Traditional methods of recording a fisher’s catch take on new meaning
Artwork: Jane Dennis
By Rebecca Thyer
Using a paintbrush and a water-based ink, north-Queensland-based artist Jane Dennis carefully applies paint to one side of a fish. Then by pressing a sheet of paper onto the fish and gently rubbing it, the fish’s details are transferred, revealing a mirror image on the paper.
The process, called Gyotaku, is Japanese. It translates as ‘fish rubbing’, and is behind the artist’s 2017 collection called ‘Sushi Train’.
The collection comprises 50 smaller ‘sushi’ pieces (at 30 x 30 centimetres) and 15 large pieces. With a focus on edible fish, the artworks feature different fish species printed in various colours on Japanese Kozo rice paper.
‘Bait Ball’, part of the collection, won a Queensland Regional Art Award.
Jane Dennis works from her studio in Far North Queensland where the hot and humid conditions often make working at night easier. “It is cooler, quieter and there are less flies,” she says.
The Gyotaku technique Jane Dennis adopts is Chokusetsu-ho, a fast and spontaneous method.
Originally Chokusetsu-ho was used by Japanese fishers for recording species and catch numbers. “They would take paper and ink out on the fishing boats and take a rubbing of the fish after the kill. Each species was duly recorded on paper and the catch counted,” she says.
By the mid-1800s, fish rubbing had developed into an art form, and it is still practised by artists today. Today the technique is utilised by artists in Japan and around the world.
For Jane Dennis, fish capture the essence of life. “They are ocean dwellers, our distant cousins, these living fossils mythically swimming in a parallel world. They are also our food source, our hobby. Their physical diversity is an abundant encyclopedia of aesthetics.”
She was introduced to the technique about five years ago. “The whole concept has completely captured my imagination as it combines my love of biology, archaeology and art,” she says.
“Each time I paint a new fish it is a mystery as to how it will work out. Each fish has a different oil content and reacts differently to the process. It’s as random as fishing.”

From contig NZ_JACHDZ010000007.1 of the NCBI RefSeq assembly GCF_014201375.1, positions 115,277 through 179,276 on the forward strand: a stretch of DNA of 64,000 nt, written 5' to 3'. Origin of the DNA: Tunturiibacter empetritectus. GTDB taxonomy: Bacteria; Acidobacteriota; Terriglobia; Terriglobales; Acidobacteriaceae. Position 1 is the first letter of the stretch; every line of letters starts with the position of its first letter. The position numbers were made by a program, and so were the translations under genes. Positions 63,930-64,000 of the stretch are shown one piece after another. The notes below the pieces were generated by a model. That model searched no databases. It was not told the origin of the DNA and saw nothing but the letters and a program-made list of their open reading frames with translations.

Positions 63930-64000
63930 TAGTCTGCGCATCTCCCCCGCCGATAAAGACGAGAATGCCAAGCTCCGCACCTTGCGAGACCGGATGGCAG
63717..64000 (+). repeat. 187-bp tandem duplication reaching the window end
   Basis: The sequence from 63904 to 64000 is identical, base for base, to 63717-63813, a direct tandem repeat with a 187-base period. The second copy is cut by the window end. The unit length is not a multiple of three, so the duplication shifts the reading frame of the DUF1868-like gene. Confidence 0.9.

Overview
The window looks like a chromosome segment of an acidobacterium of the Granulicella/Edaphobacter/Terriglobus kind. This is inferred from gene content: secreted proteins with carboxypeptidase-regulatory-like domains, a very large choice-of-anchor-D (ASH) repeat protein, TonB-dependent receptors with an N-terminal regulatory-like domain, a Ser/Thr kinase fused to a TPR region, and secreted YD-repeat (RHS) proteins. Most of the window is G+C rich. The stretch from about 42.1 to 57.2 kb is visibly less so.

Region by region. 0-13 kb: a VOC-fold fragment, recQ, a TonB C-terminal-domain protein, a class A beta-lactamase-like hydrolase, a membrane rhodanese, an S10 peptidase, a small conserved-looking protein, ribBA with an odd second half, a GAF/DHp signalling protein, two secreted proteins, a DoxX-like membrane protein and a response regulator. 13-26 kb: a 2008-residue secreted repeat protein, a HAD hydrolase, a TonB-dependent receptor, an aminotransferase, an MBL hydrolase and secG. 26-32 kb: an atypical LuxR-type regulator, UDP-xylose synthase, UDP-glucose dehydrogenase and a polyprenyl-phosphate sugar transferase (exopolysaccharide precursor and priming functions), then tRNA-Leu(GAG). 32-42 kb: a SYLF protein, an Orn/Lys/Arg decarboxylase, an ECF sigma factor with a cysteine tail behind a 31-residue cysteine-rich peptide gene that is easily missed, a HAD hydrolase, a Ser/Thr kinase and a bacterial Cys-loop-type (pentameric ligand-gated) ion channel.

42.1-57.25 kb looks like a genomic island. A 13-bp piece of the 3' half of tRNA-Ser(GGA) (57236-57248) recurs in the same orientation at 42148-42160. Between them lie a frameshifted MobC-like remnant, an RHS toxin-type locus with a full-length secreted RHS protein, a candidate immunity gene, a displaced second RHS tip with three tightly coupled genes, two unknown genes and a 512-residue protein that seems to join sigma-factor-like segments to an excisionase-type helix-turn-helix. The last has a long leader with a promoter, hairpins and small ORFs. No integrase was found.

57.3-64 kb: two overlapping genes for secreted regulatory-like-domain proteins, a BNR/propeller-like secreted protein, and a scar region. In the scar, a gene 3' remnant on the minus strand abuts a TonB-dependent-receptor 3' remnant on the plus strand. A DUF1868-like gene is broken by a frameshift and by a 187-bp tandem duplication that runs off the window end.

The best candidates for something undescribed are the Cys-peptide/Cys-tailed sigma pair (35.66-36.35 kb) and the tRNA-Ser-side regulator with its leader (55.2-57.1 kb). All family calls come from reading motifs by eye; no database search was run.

With her freezer kept full of fresh ‘plates’, Jane Dennis has printed many types of sea life. “Currently, I deal with what we catch and eat. But there are a lot of strange things I’ve just found on the beach.”
The technique is more about texture than colour and can lead to surprising outcomes. “Tilapia, for example, with its large scales, prints beautifully. There is also the huge variety of fins. I’ve also printed prawns, stingrays and look forward to doing jellyfish!”
Chokusetsu-ho also suits Jane Dennis’s ‘scientific’ approach to art, which began as a child, when she collected anything she could find to investigate it further.
“I was a collector. I loved dead things like insects and I spent years drawing what I collected. My mother was scientifically minded and I think that also played a part. As a physiotherapist she had lots of anatomy books around and that spiked my interest.”
Her collections soon became known as Jane Dennis’s ‘Boxes of death’.
“I consider that I’m researching them from an artistic point of view, like Leonardo da Vinci did.
“Art, for me, is about creating an image and stories. And this printmaking technique offers a fresh approach to my collection of the dead. Death is an enduring part of life, and holds the key to survival and evolution.
“My approach to making this body of work has been a simple combination: catch, print, eat.” Indeed, she says she often has a friend over to eat the fish after it has been painted.
Her ideas for using the technique continue to grow. She is experimenting with using the technique on silk and is in the process of approaching scientific groups on the Great Barrier Reef about recording the sea life found there.